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Local officials unconvinced of gas-well safety
Local officials unconvinced of gas-well safety
By JOSEPH KOZIOL JR.
A survey of Hambden residents showed one of the priorities for the township should be to keep it rural.
Helen Scheuring, chairwoman of the township's zoning commission, said keeping the township rural will depend on being able to rely on clean well water.
So, when residents heard that an injection gas well is operating in the township, they had questions and concerns about whether such an operation could threaten their water and way of life, Mrs. Scheuring said.
Injection wells are used to force drilling fluids and brine deep into the earth's rock layers, through the same ground that holds the water that Hambden residents rely on.
Last week, Mrs. Scheuring and Township Trustees called on officials from the Ohio Department of Natural Resources and the Environmental Protection Agency to explain what injection wells are and how they work.
About a half-dozen residents, as well as representatives from Chester, Newbury and Munson townships attended. Also in attendance were Geauga County Commissioner Tracy Jemison and Geauga County Planning Director David Dietrich.
"We're here to answer questions," Thomas Tugend, deputy chief of ODNR's division of mineral resources management, said. "We're not here to tell you to like one thing or not like another."
Mr. Tugend said his agency is responsible for issuing permits to drill new wells, plug old ones and use wells for the injection of drilling fluids and brine.
The Ohio agency serves as manager for the federal government, which has set the rules for injection wells, he said. Ohio, in turn, has set even stricter standards than the federal government for injection wells, he said.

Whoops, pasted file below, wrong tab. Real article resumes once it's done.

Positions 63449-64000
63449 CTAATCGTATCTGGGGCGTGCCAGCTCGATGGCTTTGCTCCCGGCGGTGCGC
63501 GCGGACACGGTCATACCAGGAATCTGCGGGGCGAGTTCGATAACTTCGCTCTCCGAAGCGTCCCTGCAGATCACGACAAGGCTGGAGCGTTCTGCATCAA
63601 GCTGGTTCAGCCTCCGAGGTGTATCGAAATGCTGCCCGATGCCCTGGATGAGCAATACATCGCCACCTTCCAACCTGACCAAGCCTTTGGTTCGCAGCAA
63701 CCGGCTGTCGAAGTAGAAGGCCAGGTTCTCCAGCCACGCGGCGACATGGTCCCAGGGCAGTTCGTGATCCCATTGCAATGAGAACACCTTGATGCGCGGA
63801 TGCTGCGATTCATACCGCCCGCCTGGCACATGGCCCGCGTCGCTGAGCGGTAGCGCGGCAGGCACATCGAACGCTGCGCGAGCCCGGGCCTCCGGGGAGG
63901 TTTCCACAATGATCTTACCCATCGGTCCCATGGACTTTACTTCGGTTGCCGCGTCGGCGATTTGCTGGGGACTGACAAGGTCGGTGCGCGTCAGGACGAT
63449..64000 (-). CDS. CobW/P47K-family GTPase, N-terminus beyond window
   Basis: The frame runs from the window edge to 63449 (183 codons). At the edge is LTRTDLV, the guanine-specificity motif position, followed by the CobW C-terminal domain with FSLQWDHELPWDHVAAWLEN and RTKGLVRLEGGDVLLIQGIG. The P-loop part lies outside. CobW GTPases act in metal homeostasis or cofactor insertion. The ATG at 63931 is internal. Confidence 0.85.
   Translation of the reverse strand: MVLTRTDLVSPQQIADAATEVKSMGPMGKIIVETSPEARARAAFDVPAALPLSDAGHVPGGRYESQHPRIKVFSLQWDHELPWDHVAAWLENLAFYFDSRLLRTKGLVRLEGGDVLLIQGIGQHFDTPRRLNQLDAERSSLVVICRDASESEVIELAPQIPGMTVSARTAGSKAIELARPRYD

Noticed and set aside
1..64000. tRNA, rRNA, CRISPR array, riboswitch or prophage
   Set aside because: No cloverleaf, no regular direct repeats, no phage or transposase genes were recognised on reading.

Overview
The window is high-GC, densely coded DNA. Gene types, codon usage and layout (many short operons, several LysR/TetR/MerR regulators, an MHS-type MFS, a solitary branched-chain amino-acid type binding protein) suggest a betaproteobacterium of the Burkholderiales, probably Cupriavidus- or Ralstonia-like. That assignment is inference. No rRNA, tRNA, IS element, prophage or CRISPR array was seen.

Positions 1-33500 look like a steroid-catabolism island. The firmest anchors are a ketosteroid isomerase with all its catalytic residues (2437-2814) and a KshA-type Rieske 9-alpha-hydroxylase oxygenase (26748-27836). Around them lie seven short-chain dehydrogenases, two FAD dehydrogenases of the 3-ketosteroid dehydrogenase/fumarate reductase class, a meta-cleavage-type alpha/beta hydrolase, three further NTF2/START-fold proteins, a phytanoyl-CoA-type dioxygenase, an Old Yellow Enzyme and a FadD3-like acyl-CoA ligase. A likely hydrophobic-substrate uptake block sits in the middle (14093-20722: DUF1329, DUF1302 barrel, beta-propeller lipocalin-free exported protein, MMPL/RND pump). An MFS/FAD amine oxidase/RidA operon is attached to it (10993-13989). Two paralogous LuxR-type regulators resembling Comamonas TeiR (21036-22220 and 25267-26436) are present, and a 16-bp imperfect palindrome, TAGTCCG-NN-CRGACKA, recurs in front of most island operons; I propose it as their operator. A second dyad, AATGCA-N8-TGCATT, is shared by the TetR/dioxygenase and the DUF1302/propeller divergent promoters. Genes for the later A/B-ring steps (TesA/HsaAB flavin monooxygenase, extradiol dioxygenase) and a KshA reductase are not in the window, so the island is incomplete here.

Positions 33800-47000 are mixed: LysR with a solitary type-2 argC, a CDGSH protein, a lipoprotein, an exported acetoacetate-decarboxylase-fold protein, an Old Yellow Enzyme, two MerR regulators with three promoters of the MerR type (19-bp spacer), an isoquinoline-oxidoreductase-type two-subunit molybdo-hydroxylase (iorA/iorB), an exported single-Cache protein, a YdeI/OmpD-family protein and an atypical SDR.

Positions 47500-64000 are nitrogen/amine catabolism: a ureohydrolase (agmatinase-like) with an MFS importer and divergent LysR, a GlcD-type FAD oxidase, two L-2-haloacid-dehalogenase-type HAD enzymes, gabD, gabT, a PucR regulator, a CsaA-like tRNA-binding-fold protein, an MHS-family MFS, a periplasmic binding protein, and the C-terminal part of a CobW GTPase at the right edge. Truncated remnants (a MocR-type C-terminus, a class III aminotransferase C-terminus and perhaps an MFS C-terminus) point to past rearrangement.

Mike McCormac, ODNR's oil and gas permitting manager, said, since the program was put in place in 1983, there has been no subsurface water contamination from injection wells.
He said there are three layers of protection. A surface casing is a steel pipe that is set at least 50 feet below the deepest of underground drinking water. It is then cemented on the backside to the surface. A second steel pipe, called production casing, is set at or through the injection zone and cemented at least 300 feet above the top of the injection zone. A "tubing" is then set withing 100 feet of the injection zone.
While most water wells descend only about 300 feet at most, he said, injection wells are placed in the neighborhood of 3,500 feet. He said there are 170 injection wells operating in the state.
Tom Tomastik, a geologist with ODNR, said an injection well can be drilled as new or can be adapted from a well that is no longer commercially productive. He said drilling fluids are composed 99.5 percent of water and sand. The remaining portion may be volatile chemicals, many of which are found in household chemicals, he said.
Mr. Tugend said much of the fluids injected are coming from other states, including New York, Pennsylvania and West Virginia. Unless the state does away with injection wells, it cannot prohibit them from coming in as it would violate interstate commerce laws, he said.